ALICIA BRAVO: Hi I am Alicia. I am a mom of four. I work full time. I’ve always worked full time. So, all of my kids have- had to go to preschool. I have my last one just started about a month ago at age three. My other children: I have two girls, ten and eight. And the boys are six and three.
JOHNER RIEHL: They got to go to preschool, they get to go to preschool. It’s not a had to, it’s they get to. Right?
SUNNY GAULT: It’s a privilege.
JOHNER RIEHL: That’s part of what we are going to talk to you about. That’s part of what we are going to talk to you about
SUNNY GAULT: Yeah exactly.
ALICIA BRAVO: Some of them got to, one of them has to.
JOHNER RIEHL: Alright, got it. And then, Geneva why don’t you now tell us a little about yourself?
GENEVA LEE: Hi, I’m Geneva Lee. I work at The University of Santiago, at The Manchester Family Child Development Centre. I’ve been there for 15 years. I also have two children. My son is 34, my daughter is 21. Had a great experience with one of them in preschool the other one not so much. So, looking forward to chatting about that.
JOHNER RIEHL: Nice.
GENEVA LEE: Dymphna?
DYMPHNA ANDERSON: My name is Dymphna Anderson. I am 47 and also mom. Oldest being 18, 17 year old, 16 year old, all boys and an eight year old daughter. They all went to preschool. Eight year old daughter got to go with me to the wonderful Manchester Family Child Development Centre and yeah, it can be a challenge, starting preschool, that whole transition is kind of big.
JOHNER RIEHL: Going to preschool with your mom is whole other episode.
DYMPHNA ANDERSON: Not so fun.
ALICIA BRAVO: That’s what my last one wants
GENEVA LEE: He wants you to switch and become a preschool teacher, right?
DYMPHNA ANDERSON: Of course, smart kid.
JOHNER RIEHL: Great. Well, thanks everyone. We’re looking forward to the conversation.
[Theme Music]
JOHNER RIEHL: Before we jump in, we’re going to do a news headline and this is where we are going to take a look at a recent article. And just sort of, I think, kind of talk about it, see what we think. See if it’s worth our time to talk about it. Hopefully it was.
GENEVA LEE: Johner is not too sure.
JOHNER RIEHL: Yeah, no.
ALICIA BRAVO: See if it makes the cut.
JOHNER RIEHL: This one is- this is about preschool toys. So, they say the Preschool Toy Market is coming back and it’s actually the- it was the largest toy category that was most affected by the recent economic downturn. With the economy improving, they are saying that we’ll see a return to growth but not necessarily complete correction. Worldwide sale of toys, typically for children between two and five have been going down since 2011.
And it’s important because it represents nearly 15% of the 100billion dollar global toy market. And, so, what this article is saying is that, they think the parents are realizing that one way to save money without really hurting anyone was the cut back on the toys given to the littlest of kids. The parents found their two years didn’t care, whether a toy was 50 bucks or 5 bucks, because they would play for about, with it for about 30 minutes and not even stay with that if they were lucky, for 30 minutes.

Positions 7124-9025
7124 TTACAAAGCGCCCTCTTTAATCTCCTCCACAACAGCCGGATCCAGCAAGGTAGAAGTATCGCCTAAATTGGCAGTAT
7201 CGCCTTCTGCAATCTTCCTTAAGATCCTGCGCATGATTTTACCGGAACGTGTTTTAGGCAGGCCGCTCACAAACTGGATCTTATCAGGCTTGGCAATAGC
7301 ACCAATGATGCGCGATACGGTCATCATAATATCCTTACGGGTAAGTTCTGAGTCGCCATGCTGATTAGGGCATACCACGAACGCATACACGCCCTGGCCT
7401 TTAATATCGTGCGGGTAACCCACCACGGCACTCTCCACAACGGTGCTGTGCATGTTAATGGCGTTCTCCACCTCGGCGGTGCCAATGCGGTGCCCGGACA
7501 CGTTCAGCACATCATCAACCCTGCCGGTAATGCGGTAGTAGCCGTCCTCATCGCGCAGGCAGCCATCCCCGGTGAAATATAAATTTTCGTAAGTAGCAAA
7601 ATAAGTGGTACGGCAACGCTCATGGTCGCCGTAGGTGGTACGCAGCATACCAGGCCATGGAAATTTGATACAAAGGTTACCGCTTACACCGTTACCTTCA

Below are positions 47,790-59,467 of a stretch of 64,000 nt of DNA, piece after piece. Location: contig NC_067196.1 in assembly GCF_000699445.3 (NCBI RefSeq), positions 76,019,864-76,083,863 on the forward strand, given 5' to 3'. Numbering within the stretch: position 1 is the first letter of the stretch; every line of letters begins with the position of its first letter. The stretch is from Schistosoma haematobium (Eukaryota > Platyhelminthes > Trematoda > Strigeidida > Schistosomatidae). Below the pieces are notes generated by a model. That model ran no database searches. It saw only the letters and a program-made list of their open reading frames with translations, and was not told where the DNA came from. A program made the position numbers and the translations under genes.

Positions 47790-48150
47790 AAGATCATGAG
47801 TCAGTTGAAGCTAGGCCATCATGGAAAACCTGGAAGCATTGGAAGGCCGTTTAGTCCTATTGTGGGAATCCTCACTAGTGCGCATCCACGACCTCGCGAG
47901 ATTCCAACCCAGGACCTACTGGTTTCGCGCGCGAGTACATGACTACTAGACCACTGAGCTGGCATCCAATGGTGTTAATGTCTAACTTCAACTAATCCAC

SUNNY GAULT: Right.
JOHNER RIEHL: And then focus on the box the paper the ribbons, before pulling the tablecloth. And, so, parents are going.
SUNNY GAULT: The tablecloth!
JOHNER RIEHL: Down the price scale which really affected the Preschool Toy Market. But, they say it’s making its comeback. But what have you guy’s experiences been with the Preschool Toys recently and buying them for the young kids?
ALICIA BRAVO: I tend to not buy them for that age. What, seriously, what my kids have is what they have gotten through birthday presents and such or Christmas presents.
JOHNER RIEHL: Right.
ALICIA BRAVO: And not typically buy toys. What people may have realized after the economic downturn is that they weren’t necessary.
JOHNER RIEHL: Yeah.
ALICIA BRAVO: And so, as the money came back, they figured out like I mentioned, crayons, paper, construction papers, and those like kids scissors- the make fancy, things, my kids can play with those for hours and like you said ribbon and stuff.
JOHNER RIEHL: Right.
ALICIA BRAVO: That you give them anything like buttons or something they can glue onto something else.
JOHNER RIEHL: Yes. Flower beads.
ALICIA BRAVO: They do not need $50 toy.
JOHNER RIEHL: Yeah.
SUNNY GAULT: Yeah, coloring books. Did you say coloring books? Those are huge in my house.
JOHNER RIEHL: Yes, crayons, yes
SUNNY GAULT: Crayons, coloring books
ALICIA BRAVO: Yes
SUNNY GAULT: Things of that sort.
JOHNER RIEHL: See, those things seem a bit inferior-in theory for us. But, then again put out a page or two into it. And, then they